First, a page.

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### pelson commented Sep 20, 2012

 @mgiuca-google : Firstly, thank you! Your work on this looks thorough and highly valuable. The image comparison algorithm is broken. Based on reading your message, I wouldn't go so far as to say it was broken; simply that an alternative algorithm which has better characteristics exists (ok, so I might say that the name of the existing function is broken). Firstly, imagine you have two images that are extremely similar, but all of the pixels differ by exactly 1 value. For example, all pixels are 127 in the first image, all pixels are 128 in the second. This algorithm will consider these two images to be maximally different. Sometimes this is a desirable characteristic (i.e. a measure of how many pixels have changed). I agree that it is not always desirable though. And the fact that the measure scales up with the size of the image doesn't sound great. Secondly, imagine you take an image, and then take all of the pixels and randomly shuffle them around. The algorithm will consider these two images to be exactly identical, because even though the pixels are completely messed up, they generate the exact same histograms. I agree. This is bad. In order to see the whole changeset clearly, my advice would be to create a PR and in it state that it isn't quite ready for merge yet. From there, I would be happy to muck in and see if we can get the remaining tests to pass. Thanks again,
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### dmcdougall commented Sep 20, 2012

 The other problem with the current algorithm is that the units are meaningless. The unit of measurement is technically >"absolute number of pixels", which means that the magnitude is determined by the image size. For a 10x10 image, >the worst RMS possible is 100; for a 640x480 image, it is 307200. This makes it impossible to set a reasonable >tolerance value. In the corrected solution, the unit of measurement is "colour value difference", where the worst RMS >possible is 255. To cope with this change, I have dropped the division by 10000 and multiplied all of the tolerances by >10000 -- I found that 10 (the default) makes a reasonable tolerance under the new scheme. This only matters when comparing RMSE values between tests. Not an unreasonable thing to do but, as you correctly point out, it is meaningless. One way to solve this is to normalise by the number of pixels in the image. Then, the max RMSE for any test will be the same. The problem now, of course, is that an error by one pixel in test A excites a different decimal place in the RMSE than a one pixel error in test B. The ultimate epic solution of destiny would be to use a standard image size across all tests. The downside of this approach is that every baseline image would need to be regenerated.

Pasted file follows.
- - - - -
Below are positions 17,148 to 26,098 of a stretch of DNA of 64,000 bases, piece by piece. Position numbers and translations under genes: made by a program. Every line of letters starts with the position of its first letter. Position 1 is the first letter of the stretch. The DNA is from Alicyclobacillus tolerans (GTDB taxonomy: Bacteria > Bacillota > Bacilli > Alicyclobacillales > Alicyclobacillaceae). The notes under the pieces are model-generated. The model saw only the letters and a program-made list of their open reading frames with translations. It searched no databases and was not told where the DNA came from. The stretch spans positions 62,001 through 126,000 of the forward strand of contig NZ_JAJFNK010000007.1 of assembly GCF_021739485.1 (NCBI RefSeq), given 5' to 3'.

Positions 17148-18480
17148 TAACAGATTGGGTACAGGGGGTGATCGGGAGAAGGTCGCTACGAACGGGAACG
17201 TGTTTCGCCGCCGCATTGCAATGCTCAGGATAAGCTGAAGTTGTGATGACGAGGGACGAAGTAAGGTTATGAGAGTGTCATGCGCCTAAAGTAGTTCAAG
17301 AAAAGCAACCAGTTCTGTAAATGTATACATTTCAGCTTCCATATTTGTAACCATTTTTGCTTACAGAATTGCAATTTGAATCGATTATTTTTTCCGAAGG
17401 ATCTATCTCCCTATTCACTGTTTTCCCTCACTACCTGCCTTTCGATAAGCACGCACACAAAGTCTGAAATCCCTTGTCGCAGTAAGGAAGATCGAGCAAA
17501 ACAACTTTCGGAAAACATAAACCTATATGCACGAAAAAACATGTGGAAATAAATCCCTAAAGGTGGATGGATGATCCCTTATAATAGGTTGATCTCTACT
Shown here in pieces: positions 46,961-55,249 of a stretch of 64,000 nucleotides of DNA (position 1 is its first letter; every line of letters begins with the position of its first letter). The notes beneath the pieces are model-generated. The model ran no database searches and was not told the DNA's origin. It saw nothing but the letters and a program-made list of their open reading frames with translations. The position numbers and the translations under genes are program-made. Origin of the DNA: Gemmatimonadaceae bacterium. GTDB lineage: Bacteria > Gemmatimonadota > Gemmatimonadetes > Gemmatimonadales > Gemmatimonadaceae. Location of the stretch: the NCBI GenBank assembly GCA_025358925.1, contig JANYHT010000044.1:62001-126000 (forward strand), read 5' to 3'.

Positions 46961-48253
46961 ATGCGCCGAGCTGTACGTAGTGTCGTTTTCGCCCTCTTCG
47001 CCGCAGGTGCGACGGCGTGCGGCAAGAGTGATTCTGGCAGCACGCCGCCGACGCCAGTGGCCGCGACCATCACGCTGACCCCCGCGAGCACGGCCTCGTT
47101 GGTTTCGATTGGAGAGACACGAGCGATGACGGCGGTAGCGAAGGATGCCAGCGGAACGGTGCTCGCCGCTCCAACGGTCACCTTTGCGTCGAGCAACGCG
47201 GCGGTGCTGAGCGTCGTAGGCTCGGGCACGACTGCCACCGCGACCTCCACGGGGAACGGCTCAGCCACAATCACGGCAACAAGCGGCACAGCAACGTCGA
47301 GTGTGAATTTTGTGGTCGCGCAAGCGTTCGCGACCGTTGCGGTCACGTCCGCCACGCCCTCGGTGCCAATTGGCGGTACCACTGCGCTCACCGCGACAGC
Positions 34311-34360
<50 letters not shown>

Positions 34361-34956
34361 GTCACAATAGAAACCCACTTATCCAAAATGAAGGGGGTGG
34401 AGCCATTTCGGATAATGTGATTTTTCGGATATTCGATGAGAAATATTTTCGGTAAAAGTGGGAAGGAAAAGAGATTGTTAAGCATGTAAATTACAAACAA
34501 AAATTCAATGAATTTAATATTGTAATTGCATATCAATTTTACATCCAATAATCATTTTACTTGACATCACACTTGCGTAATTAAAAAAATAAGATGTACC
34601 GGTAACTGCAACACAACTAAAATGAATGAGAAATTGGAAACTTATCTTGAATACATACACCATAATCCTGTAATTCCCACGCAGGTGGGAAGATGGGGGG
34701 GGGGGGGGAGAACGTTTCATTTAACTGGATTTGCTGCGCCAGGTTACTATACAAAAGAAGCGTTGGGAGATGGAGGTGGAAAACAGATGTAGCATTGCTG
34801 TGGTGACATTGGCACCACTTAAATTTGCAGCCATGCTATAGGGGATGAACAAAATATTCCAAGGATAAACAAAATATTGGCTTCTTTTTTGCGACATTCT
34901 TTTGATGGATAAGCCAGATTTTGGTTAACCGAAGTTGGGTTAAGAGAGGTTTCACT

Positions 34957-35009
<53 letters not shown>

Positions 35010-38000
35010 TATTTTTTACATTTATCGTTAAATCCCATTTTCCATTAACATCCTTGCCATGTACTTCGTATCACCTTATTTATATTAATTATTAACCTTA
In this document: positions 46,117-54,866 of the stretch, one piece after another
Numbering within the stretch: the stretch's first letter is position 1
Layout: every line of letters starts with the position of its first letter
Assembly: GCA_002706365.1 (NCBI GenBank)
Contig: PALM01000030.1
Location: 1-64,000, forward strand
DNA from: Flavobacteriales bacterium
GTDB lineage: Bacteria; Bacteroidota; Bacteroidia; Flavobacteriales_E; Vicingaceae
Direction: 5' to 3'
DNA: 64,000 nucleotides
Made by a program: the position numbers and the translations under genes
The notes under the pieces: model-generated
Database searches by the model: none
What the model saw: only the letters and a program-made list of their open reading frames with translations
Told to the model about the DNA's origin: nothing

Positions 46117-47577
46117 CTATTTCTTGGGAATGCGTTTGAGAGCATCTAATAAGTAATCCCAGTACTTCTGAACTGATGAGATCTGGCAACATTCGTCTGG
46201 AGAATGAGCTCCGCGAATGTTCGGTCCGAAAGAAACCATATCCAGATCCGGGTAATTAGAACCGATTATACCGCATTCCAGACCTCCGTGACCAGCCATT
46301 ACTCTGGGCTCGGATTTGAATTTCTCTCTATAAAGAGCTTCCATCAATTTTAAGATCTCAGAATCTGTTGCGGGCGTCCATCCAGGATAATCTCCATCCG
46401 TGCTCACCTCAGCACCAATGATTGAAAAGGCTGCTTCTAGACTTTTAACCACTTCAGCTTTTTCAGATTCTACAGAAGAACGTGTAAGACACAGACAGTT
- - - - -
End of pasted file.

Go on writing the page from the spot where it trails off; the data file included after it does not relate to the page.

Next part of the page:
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### WeatherGod commented Sep 20, 2012

 On Thu, Sep 20, 2012 at 8:44 AM, Damon McDougall notifications@github.comwrote: The ultimate epic solution of destiny would be to use a standard image size across all tests. The downside of this approach is that every baseline image would need to be regenerated. Another downside of having all of the test images use the same size would be that we wouldn't be able to test the control of different aspect ratios, different sizes, and 'bbox_tight'. Image comparison is a tough nut to crack. Ben Root
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### mdboom commented Sep 20, 2012

 I just want to add that the fact that the algorithm "is unable to detect movement of pixels between two images" is by design. 1-pixel offsets are common place given changes in the freetype renderer and we don't want to consider that to be a test failure. Perhaps the approach you describe here compensated by first calculating the "center of mass" of each image and adjusting for the difference would be the best of both worlds.
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### dmcdougall commented Sep 20, 2012

 Another downside of having all of the test images use the same size would be that we wouldn't be able to test the control of different aspect ratios, different sizes, and 'bbox_tight'. Good point. Another thing I wanted to add. It doesn't matter what (useful) norm you use for calculating the error, it will always depend on the domain. Perhaps the best option is to normalise it to lie in [0,1]. Then inspection can tell you, pretty quickly, how 'bad' the error is.